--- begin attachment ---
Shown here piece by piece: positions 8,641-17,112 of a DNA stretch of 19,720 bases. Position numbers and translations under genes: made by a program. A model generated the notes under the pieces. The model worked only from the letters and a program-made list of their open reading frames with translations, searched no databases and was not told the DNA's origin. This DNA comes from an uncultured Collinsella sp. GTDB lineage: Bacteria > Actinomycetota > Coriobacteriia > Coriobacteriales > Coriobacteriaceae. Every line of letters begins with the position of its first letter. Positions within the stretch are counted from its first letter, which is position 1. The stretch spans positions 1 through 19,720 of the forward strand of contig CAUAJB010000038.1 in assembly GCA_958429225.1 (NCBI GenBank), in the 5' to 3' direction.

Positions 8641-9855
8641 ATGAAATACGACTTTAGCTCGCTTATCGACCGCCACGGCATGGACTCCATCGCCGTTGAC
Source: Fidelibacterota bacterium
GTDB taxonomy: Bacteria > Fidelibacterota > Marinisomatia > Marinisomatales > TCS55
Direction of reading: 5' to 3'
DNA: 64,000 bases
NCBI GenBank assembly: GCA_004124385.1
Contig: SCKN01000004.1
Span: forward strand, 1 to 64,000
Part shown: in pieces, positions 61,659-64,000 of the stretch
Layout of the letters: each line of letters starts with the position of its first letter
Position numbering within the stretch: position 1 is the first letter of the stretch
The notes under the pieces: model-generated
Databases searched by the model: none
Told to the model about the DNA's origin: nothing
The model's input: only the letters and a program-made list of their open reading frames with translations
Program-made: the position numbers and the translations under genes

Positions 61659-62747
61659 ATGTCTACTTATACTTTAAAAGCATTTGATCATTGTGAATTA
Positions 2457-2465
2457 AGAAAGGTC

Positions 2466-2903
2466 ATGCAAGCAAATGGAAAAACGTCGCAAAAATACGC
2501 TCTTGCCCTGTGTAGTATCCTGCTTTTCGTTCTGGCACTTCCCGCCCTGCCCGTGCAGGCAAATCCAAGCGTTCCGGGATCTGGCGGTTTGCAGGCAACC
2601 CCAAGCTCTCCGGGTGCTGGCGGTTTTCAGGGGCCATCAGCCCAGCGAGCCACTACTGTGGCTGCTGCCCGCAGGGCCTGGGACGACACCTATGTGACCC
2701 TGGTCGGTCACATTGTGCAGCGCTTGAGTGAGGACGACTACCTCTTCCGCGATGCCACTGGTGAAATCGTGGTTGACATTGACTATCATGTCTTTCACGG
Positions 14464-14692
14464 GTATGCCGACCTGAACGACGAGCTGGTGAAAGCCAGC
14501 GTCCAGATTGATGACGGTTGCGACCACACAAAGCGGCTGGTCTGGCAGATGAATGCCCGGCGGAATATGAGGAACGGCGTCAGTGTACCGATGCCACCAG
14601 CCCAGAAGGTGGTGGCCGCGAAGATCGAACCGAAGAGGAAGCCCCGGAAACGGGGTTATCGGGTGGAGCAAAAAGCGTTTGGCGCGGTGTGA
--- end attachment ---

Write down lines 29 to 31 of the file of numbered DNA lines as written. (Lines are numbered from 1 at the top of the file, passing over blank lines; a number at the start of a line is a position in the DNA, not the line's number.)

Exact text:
14464 GTATGCCGACCTGAACGACGAGCTGGTGAAAGCCAGC
14501 GTCCAGATTGATGACGGTTGCGACCACACAAAGCGGCTGGTCTGGCAGATGAATGCCCGGCGGAATATGAGGAACGGCGTCAGTGTACCGATGCCACCAG
14601 CCCAGAAGGTGGTGGCCGCGAAGATCGAACCGAAGAGGAAGCCCCGGAAACGGGGTTATCGGGTGGAGCAAAAAGCGTTTGGCGCGGTGTGA